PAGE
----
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Recovery in place is the ability to be able to run an application from a backup instance of a virtual machine (VM) directly from the secondary storage location. Recovery in place allows users to continue operations without having to first perform a restore of the primary VM.
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Recovery in place works best in situations where there could be hours or longer between backups, according to Crump. He said that organizations with narrower backup requirements could find that recovery in place "isn't as helpful" and is usually secondary to other availability techniques, such as replication.
"As far as quick recoveries and being able to more or less instantly attach to a second copy of data, recovery in place is phenomenal," said Crump. "However, you do have that window -- you're still going to lose some data."
Another consideration is whether the duplicated VM is running on hardware that can support a production environment, especially if an organization decides to use a relatively less expensive option -- such as a backup appliance or the cloud.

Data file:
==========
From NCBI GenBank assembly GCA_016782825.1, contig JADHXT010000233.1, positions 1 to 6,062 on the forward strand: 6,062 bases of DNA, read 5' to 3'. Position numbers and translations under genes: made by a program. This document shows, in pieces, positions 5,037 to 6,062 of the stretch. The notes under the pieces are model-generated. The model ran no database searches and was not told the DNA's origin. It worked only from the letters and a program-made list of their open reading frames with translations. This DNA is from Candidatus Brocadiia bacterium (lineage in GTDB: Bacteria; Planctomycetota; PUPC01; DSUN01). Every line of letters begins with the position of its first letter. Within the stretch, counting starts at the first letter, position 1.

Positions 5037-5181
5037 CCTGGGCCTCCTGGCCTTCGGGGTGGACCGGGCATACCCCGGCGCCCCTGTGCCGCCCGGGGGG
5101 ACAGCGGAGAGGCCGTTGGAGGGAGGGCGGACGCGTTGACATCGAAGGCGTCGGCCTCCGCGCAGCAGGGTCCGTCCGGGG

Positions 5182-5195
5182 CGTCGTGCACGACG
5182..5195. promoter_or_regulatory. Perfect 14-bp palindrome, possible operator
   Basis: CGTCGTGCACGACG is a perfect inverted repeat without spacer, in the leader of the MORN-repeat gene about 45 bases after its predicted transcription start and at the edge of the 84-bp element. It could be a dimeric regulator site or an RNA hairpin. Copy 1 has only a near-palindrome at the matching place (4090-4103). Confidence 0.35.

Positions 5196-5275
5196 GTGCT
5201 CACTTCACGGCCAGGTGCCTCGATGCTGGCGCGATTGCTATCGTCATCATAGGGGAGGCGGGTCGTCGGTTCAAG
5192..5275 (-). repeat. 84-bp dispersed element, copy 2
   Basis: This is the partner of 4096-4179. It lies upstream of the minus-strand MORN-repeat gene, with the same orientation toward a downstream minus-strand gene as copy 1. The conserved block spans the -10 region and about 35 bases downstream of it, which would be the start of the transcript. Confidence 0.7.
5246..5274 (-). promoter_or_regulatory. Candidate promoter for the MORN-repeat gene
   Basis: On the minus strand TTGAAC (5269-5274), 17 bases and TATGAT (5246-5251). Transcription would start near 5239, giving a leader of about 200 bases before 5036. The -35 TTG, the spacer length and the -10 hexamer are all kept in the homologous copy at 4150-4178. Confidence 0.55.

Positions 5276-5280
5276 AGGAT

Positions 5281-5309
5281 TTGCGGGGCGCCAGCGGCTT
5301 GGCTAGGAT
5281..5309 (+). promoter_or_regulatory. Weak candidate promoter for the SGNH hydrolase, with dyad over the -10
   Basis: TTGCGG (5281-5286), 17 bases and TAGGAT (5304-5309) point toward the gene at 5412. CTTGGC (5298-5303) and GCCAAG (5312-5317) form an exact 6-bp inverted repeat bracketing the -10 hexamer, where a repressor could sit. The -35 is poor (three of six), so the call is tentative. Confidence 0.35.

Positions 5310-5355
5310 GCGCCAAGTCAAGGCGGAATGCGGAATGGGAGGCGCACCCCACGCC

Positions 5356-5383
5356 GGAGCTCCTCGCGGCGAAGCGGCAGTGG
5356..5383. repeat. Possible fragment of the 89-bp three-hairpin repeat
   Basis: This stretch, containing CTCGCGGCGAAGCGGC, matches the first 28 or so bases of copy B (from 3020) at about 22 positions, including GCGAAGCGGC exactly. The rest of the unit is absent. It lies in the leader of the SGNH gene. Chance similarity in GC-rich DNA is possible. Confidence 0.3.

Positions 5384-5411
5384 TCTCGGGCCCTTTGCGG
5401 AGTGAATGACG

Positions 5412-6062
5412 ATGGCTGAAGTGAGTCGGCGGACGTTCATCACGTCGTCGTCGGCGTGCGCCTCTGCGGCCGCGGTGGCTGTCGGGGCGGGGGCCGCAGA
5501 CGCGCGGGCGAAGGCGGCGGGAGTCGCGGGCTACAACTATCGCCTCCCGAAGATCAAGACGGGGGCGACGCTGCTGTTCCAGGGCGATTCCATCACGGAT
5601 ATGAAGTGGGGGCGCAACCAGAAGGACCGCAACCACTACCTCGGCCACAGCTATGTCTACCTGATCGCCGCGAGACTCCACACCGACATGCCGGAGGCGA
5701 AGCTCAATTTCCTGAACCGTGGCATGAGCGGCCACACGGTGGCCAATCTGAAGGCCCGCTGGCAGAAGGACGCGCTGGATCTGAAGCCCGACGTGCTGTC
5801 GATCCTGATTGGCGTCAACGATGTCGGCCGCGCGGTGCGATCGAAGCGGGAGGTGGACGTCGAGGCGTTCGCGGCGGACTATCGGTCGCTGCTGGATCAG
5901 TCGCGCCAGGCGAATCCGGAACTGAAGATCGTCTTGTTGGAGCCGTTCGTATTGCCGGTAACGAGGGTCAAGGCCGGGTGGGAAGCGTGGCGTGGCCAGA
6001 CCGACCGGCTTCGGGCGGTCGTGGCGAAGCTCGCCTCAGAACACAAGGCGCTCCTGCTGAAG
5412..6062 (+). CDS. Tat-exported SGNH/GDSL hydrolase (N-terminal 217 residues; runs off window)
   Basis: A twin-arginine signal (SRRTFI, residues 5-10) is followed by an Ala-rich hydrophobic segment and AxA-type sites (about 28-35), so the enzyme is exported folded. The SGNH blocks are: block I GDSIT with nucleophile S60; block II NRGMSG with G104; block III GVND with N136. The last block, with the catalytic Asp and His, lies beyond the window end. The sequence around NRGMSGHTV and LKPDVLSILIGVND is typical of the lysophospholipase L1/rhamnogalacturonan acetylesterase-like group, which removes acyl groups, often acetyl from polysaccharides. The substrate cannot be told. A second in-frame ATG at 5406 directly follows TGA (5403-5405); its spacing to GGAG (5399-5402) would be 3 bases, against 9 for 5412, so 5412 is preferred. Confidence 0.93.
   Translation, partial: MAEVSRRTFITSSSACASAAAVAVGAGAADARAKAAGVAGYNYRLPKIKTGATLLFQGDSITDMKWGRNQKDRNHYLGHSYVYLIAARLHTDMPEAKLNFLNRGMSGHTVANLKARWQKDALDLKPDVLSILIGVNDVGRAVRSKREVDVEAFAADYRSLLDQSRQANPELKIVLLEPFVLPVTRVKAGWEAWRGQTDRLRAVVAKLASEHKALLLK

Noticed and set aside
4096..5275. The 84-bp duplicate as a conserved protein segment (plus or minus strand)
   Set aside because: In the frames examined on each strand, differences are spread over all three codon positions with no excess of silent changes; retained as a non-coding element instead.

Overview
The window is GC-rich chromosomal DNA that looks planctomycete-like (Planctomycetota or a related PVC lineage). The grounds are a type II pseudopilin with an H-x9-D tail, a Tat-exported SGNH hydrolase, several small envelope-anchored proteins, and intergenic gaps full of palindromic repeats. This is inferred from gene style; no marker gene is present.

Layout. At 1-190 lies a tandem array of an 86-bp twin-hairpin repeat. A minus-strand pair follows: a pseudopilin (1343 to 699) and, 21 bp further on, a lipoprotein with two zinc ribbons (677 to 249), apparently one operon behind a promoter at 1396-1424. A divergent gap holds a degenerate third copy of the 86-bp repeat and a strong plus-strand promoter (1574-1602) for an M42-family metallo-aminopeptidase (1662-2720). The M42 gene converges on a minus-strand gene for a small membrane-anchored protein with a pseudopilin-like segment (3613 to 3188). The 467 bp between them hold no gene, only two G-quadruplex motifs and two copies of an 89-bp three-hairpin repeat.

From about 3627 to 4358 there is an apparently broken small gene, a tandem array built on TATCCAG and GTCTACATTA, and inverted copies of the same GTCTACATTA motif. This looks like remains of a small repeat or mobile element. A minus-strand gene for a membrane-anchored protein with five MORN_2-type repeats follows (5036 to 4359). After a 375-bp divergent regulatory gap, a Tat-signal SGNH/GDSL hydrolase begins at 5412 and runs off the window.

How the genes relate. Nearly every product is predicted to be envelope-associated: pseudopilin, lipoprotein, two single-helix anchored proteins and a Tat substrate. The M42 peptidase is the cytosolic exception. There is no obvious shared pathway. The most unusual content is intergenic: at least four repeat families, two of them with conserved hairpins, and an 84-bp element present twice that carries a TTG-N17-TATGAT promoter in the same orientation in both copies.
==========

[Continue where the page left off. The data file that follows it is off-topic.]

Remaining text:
Recovery in place doesn't require identical primary and secondary hardware to make the process work. Crump said that running an application on high capacity, lower performance hardware like a backup appliance can slow applications dramatically. Deduplication and compression further impact performance.
"Not only will the application perform badly, the disk backup appliance will perform badly for everything else going on," said Crump, later adding that "if you really want to leverage recovery in place as a cornerstone of a data protection strategy, you might need to augment a disk backup appliance."
Crump said the biggest players now offering recovery in place are Veeam and Unitrends (PHD Virtual). He said that recovery in place may be a good fit for many organizations, so long as it is compatible with their requirements.
"Every data center of any size … could leverage recovery in place in some fashion," said Crump. "How they leverage it will vary depending on what their performance requirements are."
Frequently asked virtual server backup, recovery questions
Case study: Virtual server backup, disaster recovery